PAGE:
How (Not) to Catch a Plane

Chase Caldwell Smith 13 January 2015

“What time is it? Boarding must be soon –”

“You don’t want to know.”

Sprawled wildly on the tiles of John F. Kennedy Airport, I’m cramming a jumble of books into my luggage, jamming shoes on top, stuffing socks in between. I pause, wiping my forehead. “How many Cambridge students does it take to pack a suitcase?”

Nervously checking her watch, my traveling companion takes matters into her own hands. “Two,” she retorts, thumping my luggage shut: “one to sit…” She parks herself atop my belongings… “and the other to zip. Now get zipping!”

Airports are meant to be simple, designed as they are for the clever travellers, the ones who weigh their bags before leaving home, who schedule sufficient time to swallow any hassle, who actually possess common sense – travellers who are essentially the opposite of me. Imagine my complete surprise then, as I stand, approximately 10 minutes earlier, at the baggage-check counter, passport at the ready, boarding pass unfolded, innocent smile plastered to my face. The attendant actually grimaces as I struggle to lift my suitcase onto the scale.

“Honey, this bag is so overweight that you’ll have to buy another one.”

I exchange a hurried glance with my by-this-time checked-in friend. “Umm, I think we’re running a little late for our flight.”

The attendant is unconcerned. “You’ll be fine.”

So I stumble, desperately, down two flights of stairs, rush into a random magazine shop, and buy a duffel bag that for some unknown reason is being sold there. Panting, I re-climb the stairs, and begin my sprawling wildly on the tiles. Much stuffing ensues, and then with a laborious zip the bag is closed. We sprint back to the counter.

“Honey… this is still overweight.”

Another exchange of glances. I make a split second decision. “No it’s all right – we don’t have any more time.”

So she carries on, with stickers and labels and much warning that this will cost rather a lot. And then, suddenly, taking a look at my boarding pass, her face clouds. She looks at the computer screen. And then back at the paper.

“Honey… are you sure you’re sitting in economy?” She reaches for the phone. “I need to check on something.” She dials. We stand in shock for a straight minute.

By this point, I am actually starting to take yoga breaths from the strain (caused entirely by myself, I know). I reach for my phone to check the time but my friend stops me. “Boarding was five minutes ago.”

All seems lost – melodrama is at hand. And then, rather unexpectedly, the lady cracks a smile. She sets down the phone…..“Turns out the fuss was that you’ve both been upgraded to premium economy! By the way, you get another free baggage check with that.”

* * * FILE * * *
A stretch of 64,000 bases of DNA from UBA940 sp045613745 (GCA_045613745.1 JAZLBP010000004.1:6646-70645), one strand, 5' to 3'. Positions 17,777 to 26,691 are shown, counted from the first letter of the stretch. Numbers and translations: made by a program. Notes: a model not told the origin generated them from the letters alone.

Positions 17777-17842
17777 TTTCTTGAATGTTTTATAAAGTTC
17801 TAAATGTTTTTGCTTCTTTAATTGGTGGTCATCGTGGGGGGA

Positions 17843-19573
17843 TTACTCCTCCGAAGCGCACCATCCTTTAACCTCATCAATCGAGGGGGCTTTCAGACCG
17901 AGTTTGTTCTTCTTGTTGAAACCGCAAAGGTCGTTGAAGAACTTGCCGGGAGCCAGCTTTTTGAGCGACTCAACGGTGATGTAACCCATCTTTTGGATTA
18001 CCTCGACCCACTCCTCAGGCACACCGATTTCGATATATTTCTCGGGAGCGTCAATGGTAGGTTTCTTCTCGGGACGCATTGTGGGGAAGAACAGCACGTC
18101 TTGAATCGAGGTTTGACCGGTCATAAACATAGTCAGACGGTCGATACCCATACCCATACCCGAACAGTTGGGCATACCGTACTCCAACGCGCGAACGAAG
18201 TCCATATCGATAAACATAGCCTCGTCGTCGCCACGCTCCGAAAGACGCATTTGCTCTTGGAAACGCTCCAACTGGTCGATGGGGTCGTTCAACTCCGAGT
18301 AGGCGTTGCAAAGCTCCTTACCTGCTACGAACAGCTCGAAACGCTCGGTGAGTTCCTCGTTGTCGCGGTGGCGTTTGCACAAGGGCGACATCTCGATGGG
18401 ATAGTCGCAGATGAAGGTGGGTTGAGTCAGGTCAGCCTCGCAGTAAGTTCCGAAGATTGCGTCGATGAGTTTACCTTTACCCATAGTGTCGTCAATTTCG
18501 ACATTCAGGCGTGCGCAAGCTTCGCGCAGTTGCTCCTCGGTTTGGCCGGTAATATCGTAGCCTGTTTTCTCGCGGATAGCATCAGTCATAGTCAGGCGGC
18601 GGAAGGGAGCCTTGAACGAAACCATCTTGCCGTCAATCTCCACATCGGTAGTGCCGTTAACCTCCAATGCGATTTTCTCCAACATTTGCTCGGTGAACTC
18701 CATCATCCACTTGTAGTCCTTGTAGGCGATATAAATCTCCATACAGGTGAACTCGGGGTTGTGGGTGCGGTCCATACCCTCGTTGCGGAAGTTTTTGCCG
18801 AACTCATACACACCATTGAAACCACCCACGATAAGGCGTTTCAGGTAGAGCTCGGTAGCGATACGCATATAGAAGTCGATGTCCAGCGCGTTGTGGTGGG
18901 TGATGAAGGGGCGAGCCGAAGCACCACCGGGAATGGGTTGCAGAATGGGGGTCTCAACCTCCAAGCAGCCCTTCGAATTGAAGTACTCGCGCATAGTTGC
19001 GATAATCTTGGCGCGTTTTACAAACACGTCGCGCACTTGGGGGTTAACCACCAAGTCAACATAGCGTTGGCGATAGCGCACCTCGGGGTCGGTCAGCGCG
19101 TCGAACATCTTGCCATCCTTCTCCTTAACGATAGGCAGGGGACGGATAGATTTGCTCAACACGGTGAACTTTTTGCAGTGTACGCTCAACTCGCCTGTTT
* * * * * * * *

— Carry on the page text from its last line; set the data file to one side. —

I nearly faint.

“But…” I froze, “You still have to pay for that overweight bag. The line’s over there.”

And so, our missing-the-flight fears reinvigorated, we stagger in the direction of her pointing hand, waiting, distressed, behind a family with two squirming children. After a few uneasy minutes, during which the line appears to be going nowhere, I hear a now familiar voice – “That’s the wrong line! The other one ‘over there!’”

And so we run, again. This time there’s no line, but the lady at the customer service desk appears to be busy. “Could you give me a few minutes please?”

No, I think, I most certainly cannot! But out loud I say, “Oh of course, ma’am, please take your time.”

We wait, I pay, we run, we wait at security, we run again. And as we approach the gate, to our amazement, our infinite joy, the plane has not yet left. Still breathing heavily, we plop down into our seats, exhausted. Grinning at our luck, we attempt a high five. We miss; we try again. “Phew… that was … way too … close.”

Suddenly, a concerned British voice crackles through the overhead speakers. “Thank you for your patience, passengers who have boarded.” We exchange glances, again. “Staff will be by to offer refreshments – it appears that we will be sitting here at the gate for some time. Unfortunately, there appears to be a truck frozen to the asphalt behind the plane.”

We laugh, maniacally, loudly, outrageously.

“I never knew why people drink when they’re stressed.” Her smile broadens uncomfortably.

“I understand now.”